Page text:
Nintendo's expectant titles shown, but is that it?
Even though Nintendo hasn’t shown anything anybody didn’t expect, what they did have showed a lot of promise. The surprises lied in the what was thought to be expected. Nothing original was shown, but at least Nintendo accentuated their exclusively new material. While the other presenters had a segment for even multi-platform games featured on their console, Nintendo simply had a short reel for most third-party titles, even one or two that were exclusive to Wii U. Without any silly skits or antics, their performance was streamlined; Nintendo literally meant business.
Starting off with Pokémon and Mario speaks to this sentiment, as they are the most profitable of any video game franchise. With Pokémon Amie being the most distinguished new feature, it really sells what raising monster pets should be about. Hopefully this will broaden the horizons of how the world of Pokémon works, as well as innovate the metagame itself.
Super Mario 3D World is easily the least fresh title showcased. It seems that 3D Mario games may perhaps become less ambitious and water-downed similar to the New Super Mario Bros. series. The addition of four-player co-op really speaks to parallels between the DS and Wii 2D Mario entries. Keeping in mind that 4-player 3D Mario is groundbreaking, this game is not without its features. New characters will be featured, and Princess Peach is finally playable in any mainstream Mario game. Without a damsel in distress, this raises the question of exactly what moldbreaking story might be told in the world of Mario.
On the flip side, Mario Kart 8, with a numbered title contextually appropriate, looks like a culmination of all the recent features of previous installments with even more. Taking how racing on different surfaces with different vehicles to its ultimate conclusion, racers can drive on any surface with yet another alteration to their vehicle. As how an 8 looks on its side, the possibilities are infinite. It is also without a doubt, graphically the best looking Nintendo game on the Wii U.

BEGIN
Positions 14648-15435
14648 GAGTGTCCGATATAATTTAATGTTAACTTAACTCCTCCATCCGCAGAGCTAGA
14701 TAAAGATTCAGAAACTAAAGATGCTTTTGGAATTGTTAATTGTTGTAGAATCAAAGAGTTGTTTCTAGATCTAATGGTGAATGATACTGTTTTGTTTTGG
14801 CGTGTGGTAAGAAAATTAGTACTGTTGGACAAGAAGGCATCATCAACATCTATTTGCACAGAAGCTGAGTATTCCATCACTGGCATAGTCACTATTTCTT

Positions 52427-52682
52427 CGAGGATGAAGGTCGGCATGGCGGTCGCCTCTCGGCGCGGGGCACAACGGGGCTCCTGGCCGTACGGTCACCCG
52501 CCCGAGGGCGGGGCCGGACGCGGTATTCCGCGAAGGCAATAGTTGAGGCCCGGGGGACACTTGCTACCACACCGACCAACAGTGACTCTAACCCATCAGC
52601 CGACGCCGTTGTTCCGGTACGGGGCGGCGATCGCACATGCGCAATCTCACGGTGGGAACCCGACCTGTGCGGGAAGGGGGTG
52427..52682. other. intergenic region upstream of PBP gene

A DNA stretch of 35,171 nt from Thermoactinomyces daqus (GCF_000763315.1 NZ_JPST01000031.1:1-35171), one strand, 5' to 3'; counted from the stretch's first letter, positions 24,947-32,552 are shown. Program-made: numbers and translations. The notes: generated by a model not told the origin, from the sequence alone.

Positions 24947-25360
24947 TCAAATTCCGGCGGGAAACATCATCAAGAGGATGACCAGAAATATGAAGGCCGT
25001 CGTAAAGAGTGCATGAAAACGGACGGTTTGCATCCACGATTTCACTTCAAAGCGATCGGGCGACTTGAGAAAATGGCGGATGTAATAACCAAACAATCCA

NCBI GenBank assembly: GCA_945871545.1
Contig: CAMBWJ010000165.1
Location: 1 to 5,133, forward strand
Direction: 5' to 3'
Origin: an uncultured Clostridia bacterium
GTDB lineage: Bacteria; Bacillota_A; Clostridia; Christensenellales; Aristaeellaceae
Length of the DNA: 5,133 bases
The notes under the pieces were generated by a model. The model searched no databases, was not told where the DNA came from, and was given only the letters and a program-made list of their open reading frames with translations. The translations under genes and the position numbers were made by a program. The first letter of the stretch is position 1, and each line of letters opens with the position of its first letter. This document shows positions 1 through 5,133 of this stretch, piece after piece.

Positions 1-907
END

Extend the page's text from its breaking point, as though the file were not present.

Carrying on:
Speaking of good-looking games, Zelda Wind Waker HD manages to maintain the cel-shaded look as if the lighting was still somewhat realistic. The new features seem few and far between, but with the ability to increase the speed of the sailing, there is already refinement in the gameplay experience.
Retro’s secret project is Donkey Kong Country Tropical Freeze. Split into two teams, Retro has decided to make a sequel to Donkey Kong Country Returns instead of another Metroid. Similar to the Kremlings, a new set of belligerent animals sieges on the Kongs. This was appropriately hyped up by Donkey Kong Country Returns 3D, even though Nintendo considers it their surprise.
Absent in showing gameplay since its reveal was Bayonetta 2. It was expectedly over-the-top and will definitely offer what fans of the first game want. Nintendo’s decision to make it exclusive seems to be paying off in the end. Another game that shows off the Wii U’s technical capabilities is X by Monolith Soft. It offers playing in an open world within a giant robot with RPG elements, which, similar to Bayonetta 2, speaks to empowerment for the player. It seems that games like Titanfall might have been a reaction to this, even if it was subconscious.
Saving the best for last was the new Super Smash Bros., tentatively titled “Super Smash Bros. for Wii U/3DS.” Decidedly more lighthearted than Brawl’s introduction, this installment introduces sillier combatants and a less mature-themed third party participant. The art style is also brighter and takes advantage of the HD to show off vibrant colors, similar to Mario Kart 8. Thought was put into making each version viable, such as outlining the characters in the 3DS version, as well as making each stage relevant to each console in terms of games. Sakurai planning to post in Mii Verse five times a week will build up hype, but it is unknown if it will completely replace a Smash Dojo, since the already established website doesn't seem as comprehensive.